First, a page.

After that, the nuts and bolts of streetcar history might seem uninteresting. But these machines are carrying you around, and their history is an absorbing tale told in the San Francisco Railway Museum and Gift Shop, (77 Steuart St.;  974-1948) a few steps from the F-Line’s Steuart Street stop and a long block from the Ferry Building.
Even if nothing else in the tiny space grabs your attention, you’ll be spellbound by a 12-minute documentary snippet shot on a ride along Market Street just before the 1906 quake.
On the same block, about a minute’s walk from the Steuart Street streetcar stop, is a sleek place to stay better suited to an anniversary weekend than a family jaunt: the boutique Hotel Vitale (8 Mission St.;  890-8688), which has a spa, restaurant and terraces with great views of the bay. Fall rates begin at about $400 a night.
Up Market Street
Market has been a gritty thoroughfare for a long time, but gentrification is changing things.
At the streetcar’s 3rd and Kearny streets stop, hop off and head south on 3rd for four short blocks. There you’ll find SFMOMA (151 3rd St.;  357-4000. $25 per adult; closed Wednesdays), one of the West’s premier contemporary art museums.
Its Mission Street neighbors (all within four minutes’ walk) include the California Historical Society (678 Mission St.;  357-1848); the Museum of the African Diaspora (685 Mission St.;  358-7200) and the Contemporary Jewish Museum (736 Mission St.;  655-7800).
If you hop off the streetcar at its 5th and Powell stop, you’ll be in the heart of the San Francisco tourism maelstrom, a few steps from the Powell-and-Market cable car turnaround and about three blocks south of the nearly infinite shopping options of Union Square.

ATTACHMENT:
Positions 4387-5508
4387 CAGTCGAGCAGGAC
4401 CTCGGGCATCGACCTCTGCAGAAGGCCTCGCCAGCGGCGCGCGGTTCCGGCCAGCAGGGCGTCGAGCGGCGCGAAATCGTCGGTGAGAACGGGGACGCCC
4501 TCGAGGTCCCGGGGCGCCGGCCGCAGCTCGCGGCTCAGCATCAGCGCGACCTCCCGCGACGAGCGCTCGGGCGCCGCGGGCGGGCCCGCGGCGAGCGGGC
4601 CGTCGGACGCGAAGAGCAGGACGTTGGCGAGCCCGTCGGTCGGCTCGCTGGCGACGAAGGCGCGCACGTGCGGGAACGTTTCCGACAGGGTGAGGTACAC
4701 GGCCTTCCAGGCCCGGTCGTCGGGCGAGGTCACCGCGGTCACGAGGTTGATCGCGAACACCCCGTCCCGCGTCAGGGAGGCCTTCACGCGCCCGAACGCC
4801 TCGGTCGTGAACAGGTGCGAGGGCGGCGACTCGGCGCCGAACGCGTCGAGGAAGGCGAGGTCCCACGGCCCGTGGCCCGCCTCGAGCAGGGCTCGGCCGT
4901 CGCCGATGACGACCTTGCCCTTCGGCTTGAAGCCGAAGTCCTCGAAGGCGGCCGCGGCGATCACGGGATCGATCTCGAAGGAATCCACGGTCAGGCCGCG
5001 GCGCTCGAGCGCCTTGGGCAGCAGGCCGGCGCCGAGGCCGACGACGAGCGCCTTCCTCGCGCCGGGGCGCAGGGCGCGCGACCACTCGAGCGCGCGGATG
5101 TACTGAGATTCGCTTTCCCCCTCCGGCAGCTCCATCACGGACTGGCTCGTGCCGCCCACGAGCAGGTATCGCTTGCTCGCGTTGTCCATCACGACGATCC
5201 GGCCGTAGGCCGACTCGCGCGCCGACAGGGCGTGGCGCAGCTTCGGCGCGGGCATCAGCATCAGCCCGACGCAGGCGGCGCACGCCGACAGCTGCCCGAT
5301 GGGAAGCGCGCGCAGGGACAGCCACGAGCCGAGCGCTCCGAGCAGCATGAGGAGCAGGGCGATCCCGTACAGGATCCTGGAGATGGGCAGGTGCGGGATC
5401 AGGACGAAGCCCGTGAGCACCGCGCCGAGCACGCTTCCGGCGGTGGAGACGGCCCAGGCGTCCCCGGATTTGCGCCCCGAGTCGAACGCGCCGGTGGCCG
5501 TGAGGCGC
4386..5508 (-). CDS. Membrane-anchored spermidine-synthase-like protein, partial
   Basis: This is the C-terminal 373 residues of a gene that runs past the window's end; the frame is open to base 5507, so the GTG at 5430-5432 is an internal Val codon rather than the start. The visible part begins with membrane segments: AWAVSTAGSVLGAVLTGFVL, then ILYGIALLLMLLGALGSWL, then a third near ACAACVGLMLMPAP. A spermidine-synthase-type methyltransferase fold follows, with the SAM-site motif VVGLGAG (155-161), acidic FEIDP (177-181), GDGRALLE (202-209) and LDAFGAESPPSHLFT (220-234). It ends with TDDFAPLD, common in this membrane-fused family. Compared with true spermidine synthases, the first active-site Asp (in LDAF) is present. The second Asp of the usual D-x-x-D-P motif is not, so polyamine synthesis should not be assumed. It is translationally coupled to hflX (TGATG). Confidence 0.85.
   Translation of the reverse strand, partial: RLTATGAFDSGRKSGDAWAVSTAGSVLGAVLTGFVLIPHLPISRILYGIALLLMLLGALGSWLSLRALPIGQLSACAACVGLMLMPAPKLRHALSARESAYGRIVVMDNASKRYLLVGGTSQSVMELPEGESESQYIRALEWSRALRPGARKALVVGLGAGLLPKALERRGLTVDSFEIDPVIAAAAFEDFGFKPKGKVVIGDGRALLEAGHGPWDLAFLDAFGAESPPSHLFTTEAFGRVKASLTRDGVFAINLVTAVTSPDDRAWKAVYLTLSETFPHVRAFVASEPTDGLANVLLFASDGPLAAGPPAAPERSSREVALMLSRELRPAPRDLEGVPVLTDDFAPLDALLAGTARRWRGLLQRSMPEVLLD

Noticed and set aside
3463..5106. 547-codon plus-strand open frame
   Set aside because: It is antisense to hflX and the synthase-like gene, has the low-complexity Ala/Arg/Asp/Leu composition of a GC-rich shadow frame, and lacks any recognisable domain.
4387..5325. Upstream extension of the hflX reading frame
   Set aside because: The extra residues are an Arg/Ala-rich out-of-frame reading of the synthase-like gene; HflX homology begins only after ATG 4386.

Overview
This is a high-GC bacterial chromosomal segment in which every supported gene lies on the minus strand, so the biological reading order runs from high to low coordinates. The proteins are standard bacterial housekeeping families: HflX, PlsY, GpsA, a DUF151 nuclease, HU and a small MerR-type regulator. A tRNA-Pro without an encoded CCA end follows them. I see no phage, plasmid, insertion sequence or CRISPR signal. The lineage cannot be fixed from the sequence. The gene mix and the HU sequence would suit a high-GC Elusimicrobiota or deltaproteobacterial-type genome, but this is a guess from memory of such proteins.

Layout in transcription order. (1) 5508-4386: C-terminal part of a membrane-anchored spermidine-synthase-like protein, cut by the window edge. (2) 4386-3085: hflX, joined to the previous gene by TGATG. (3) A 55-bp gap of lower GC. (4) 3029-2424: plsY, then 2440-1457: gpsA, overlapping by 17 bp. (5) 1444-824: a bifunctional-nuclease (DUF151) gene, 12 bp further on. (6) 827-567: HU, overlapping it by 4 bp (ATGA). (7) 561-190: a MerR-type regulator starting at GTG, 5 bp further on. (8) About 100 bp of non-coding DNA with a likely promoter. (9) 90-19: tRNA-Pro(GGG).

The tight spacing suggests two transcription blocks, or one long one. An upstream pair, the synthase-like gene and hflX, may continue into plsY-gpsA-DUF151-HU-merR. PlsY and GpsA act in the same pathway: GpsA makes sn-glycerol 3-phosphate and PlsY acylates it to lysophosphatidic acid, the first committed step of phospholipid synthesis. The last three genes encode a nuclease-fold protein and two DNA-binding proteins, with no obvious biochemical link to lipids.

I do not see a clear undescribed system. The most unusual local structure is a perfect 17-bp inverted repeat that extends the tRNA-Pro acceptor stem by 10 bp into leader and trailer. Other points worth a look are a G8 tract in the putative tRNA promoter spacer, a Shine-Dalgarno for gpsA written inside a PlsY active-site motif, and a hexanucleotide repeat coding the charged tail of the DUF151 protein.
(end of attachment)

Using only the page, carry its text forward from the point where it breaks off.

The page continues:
About halfway between the Powell streetcar stop and Union Square stands the Hotel Stratford (242 Powell St.;  397-7080), a plain budget hotel where I’ve stayed twice recently. It can be loud, but rates sometimes start at less than $200, which isn’t easy to find in that area.
At the streetcar’s 7th and Jones street stop, you’re edging into the Civic Center, home to some of the city’s meanest streets. But things change. You could leap off to catch the latest American Conservatory Theater production at the Strand Theater (1127 Market St.;  749-2228), whose facade glows red in the evening.
At the 9th and Larkin streetcar stop is The Market (1355 Market St.;  767-5130), a food hall with an industrial flair that takes up most of the block between 9th and 10th. Who are all these young, prosperous customers? The answer: Twitter headquarters is upstairs.
From here, it’s a quick ride to the end of the line at Castro Street and, just like that, you’re at the gateway to one of America’s most famously gay neighborhoods.
The Twin Peaks Tavern (401 Castro St.;  864-9470) has been an icon for years. A couple of doors down, and less than three minutes from the streetcar stop, the Castro Theater (429 Castro St.;  621-6120) has made movie sing-alongs a more or less weekly thing. Among this year’s sing-alongs: “Moana,” “Mary Poppins” and — attention, homesick Angelenos — “La La Land.”
Follow Reynolds on Twitter: @MrCSReynolds